Mark Walsh on Fri, 1 Dec 2006 16:29:44 -0700 (MST)

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Re: [s-d] Proposal: Remove Revision Numbers

On 11/27/06 8:06:30 AM Wonko wrote:
> Subject: Re: [s-d] Proposal: Remove Revision Numbers
> Do we have any programmers with free time in the game? Ideally, we'd  
> make a B Nomic Advanced Technologies Subcommittee (BATS) that would  
> be in charge of A) finding the right technologies for running the  
> game, and B) writing new programs to handle whatever we can't get  
> from existing packages.
We do, and I'm one (or at least have written a line of code or two).
I did have a cursory look at the WikiMedia help files.
Perhaps a more in depth study will allow me to determine
whether or not I can contribute to such an effort.
> The ideal way to run a nomic, IMHO, would be on a "generalized" wiki  
> (gwiki?). In a gwiki, "pages" would be more than just blocks of text:  
> each page would have some number of subfields, which may be blocks of  
> text, timestamps, author notes, etc. There would be different types  
> of pages from different types of documents - a "proposal" page would  
> have different fields than a "rule" page, for example - and various  
> features could work with only a particular class of document.
The object model you once described could suffice if specific fields
for each template type could be selected from an all-encompassing
overall document capable of dealing with every eventuallity. That may
be reaching, but I think we were moving toward such a model near the
end of the previous ERA.
> Each rule would be a page, each proposal would be a page, each player  
> would have a page, etc. Revision numbers would be easy to view, and  
> we could very easily add special views that, for example, show the  
> current versions of all rules, show all modifications of a proposal,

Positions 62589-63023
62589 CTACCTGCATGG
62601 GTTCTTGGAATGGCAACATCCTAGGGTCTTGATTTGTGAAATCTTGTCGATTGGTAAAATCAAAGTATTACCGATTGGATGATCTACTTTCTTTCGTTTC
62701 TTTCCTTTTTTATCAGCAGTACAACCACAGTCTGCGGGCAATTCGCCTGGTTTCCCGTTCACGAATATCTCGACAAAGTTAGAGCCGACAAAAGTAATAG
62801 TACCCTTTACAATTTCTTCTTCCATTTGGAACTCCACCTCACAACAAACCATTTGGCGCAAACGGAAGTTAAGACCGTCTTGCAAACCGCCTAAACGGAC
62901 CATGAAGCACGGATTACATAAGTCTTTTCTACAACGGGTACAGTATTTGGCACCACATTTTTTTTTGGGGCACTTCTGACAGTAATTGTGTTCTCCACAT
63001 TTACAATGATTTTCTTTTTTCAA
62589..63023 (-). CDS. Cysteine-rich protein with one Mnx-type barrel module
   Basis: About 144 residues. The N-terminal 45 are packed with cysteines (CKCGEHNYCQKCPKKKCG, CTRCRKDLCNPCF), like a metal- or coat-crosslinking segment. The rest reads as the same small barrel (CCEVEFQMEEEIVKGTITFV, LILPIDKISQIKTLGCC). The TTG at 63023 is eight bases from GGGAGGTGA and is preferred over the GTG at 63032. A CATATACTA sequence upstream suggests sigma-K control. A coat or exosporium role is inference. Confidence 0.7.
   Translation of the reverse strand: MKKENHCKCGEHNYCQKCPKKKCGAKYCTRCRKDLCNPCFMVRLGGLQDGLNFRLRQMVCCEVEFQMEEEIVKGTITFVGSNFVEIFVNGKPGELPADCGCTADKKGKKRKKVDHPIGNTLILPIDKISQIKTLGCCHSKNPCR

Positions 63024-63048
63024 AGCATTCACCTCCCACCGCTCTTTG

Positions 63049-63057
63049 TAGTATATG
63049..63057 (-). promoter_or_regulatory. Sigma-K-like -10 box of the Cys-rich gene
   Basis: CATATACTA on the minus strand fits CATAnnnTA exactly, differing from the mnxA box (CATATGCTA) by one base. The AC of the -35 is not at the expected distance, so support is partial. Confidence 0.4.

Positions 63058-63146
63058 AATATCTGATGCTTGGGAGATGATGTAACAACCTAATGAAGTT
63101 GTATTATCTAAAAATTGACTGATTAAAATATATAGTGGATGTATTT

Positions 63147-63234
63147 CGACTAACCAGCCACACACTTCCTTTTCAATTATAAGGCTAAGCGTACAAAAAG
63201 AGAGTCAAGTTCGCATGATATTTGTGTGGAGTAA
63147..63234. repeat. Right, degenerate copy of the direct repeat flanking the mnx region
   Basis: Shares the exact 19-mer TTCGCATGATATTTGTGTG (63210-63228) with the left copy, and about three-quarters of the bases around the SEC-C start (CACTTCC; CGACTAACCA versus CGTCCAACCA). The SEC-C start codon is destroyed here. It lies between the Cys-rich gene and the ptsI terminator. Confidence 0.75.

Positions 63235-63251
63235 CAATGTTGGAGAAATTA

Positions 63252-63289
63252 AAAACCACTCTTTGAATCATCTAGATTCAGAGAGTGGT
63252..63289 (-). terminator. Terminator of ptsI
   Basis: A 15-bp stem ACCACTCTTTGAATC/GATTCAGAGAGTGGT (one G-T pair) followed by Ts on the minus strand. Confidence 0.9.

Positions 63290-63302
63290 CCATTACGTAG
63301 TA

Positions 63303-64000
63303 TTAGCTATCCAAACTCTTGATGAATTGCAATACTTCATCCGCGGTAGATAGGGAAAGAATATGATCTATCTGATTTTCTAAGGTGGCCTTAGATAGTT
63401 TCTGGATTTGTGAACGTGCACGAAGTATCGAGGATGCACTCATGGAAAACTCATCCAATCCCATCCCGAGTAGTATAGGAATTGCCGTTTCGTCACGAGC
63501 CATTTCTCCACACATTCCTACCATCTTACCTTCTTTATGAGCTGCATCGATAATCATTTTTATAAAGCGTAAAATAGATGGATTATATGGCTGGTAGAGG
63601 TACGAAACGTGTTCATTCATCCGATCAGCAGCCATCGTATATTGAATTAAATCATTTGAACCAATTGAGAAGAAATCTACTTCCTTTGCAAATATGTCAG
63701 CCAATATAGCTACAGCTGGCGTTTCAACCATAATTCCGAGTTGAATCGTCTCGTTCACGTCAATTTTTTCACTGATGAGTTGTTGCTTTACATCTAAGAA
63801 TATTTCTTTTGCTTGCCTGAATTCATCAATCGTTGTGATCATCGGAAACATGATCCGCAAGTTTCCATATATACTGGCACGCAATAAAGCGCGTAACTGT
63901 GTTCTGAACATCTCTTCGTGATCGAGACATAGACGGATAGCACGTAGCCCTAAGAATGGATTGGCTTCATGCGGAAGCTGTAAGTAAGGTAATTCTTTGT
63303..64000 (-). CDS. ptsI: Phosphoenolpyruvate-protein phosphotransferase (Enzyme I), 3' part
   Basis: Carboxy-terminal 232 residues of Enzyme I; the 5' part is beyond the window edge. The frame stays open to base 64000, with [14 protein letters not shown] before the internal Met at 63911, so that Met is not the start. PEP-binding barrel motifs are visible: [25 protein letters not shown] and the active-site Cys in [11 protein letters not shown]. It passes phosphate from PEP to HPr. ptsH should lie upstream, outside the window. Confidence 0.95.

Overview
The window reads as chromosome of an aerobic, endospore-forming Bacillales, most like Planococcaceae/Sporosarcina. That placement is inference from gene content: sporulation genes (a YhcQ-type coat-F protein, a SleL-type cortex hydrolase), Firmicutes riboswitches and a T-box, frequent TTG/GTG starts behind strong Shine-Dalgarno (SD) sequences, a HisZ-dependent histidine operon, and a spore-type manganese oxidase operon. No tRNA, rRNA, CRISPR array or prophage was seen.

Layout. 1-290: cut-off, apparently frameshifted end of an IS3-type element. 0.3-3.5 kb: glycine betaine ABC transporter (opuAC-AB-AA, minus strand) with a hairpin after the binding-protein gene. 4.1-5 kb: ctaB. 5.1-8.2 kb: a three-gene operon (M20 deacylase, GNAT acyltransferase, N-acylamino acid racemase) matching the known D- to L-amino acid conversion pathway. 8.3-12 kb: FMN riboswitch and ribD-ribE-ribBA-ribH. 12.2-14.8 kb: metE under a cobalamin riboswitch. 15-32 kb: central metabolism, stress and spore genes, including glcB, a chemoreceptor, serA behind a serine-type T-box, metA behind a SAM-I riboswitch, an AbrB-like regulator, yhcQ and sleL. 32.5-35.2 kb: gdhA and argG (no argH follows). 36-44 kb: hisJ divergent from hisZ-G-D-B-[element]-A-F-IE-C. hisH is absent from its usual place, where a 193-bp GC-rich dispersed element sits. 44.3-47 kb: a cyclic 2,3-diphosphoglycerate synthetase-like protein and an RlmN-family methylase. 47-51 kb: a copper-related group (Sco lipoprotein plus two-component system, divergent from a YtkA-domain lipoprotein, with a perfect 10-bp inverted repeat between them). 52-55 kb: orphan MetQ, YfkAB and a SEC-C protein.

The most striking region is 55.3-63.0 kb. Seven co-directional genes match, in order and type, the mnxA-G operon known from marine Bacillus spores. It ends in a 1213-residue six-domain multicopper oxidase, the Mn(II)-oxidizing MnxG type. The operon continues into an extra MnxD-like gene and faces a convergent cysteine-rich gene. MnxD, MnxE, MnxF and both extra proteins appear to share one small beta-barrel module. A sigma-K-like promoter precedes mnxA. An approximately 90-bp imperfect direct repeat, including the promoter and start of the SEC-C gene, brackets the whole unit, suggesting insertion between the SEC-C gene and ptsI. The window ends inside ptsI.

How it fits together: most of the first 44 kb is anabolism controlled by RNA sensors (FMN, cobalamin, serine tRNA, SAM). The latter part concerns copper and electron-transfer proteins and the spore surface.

> find all rules whose timestamp falls during nweek 210, etc. The tools  
> for editing pages would also know about the nature of the pages, and  
> so would automatically take care of fields that players don't  
> control, like filling in the "author" field for a proposal or  
> assigning unique numbers to new rules.
> As far as I know, nothing like this exists. I started trying to  
> design one long ago, but it basically amounts to writing a whole wiki  
> package, and as such is a monumental programming effort. 
>From my experience, any system level programming effort
is monumental. Handled on an incremental level, it is really
just a matter of time. As long as adequate commenting is
maintained (and I admit that I've got code that I can't recall
how it works because of poor commenting) the smaller blocks
and modules of a system effort can eventually be assembled
and integrated into an overall application.
> I was trying  
> to cut down on that by building off of MoinMoin, using MoinMoin's  
> text processor to handle wiki-style page markup, MoinMoin's login  
> system to handle player identities, and so forth, but it still proved  
> to be far too much for me to do alone.
> If we had a team of programmers, though, I'll bet this could be done.
> Other programs that BATS could put together might include
>   * A more advanced email-based dice-rolling engine
>   * A grid-based tracking system for running subgames like The Grid  
> of old
>   * Convenient scripts for people like Triller who would like to  
> easily get a list of the rules that have changed since the last time  
> e printed them
> Anyway, this is mostly idle speculation - I don't have any free time  
> right now, so I'd be useless on such a team. But it would be pretty  
> sweet.
Perhaps not so. A consultation effort on your part could be quite
enlightening, since you're really the only one who has recently
scripted anything such as you describe above.
> -- 
> Wonko
I'll go through the available tools in WikiMedia and see if there's
anything I might be able to contribute to such an effort.


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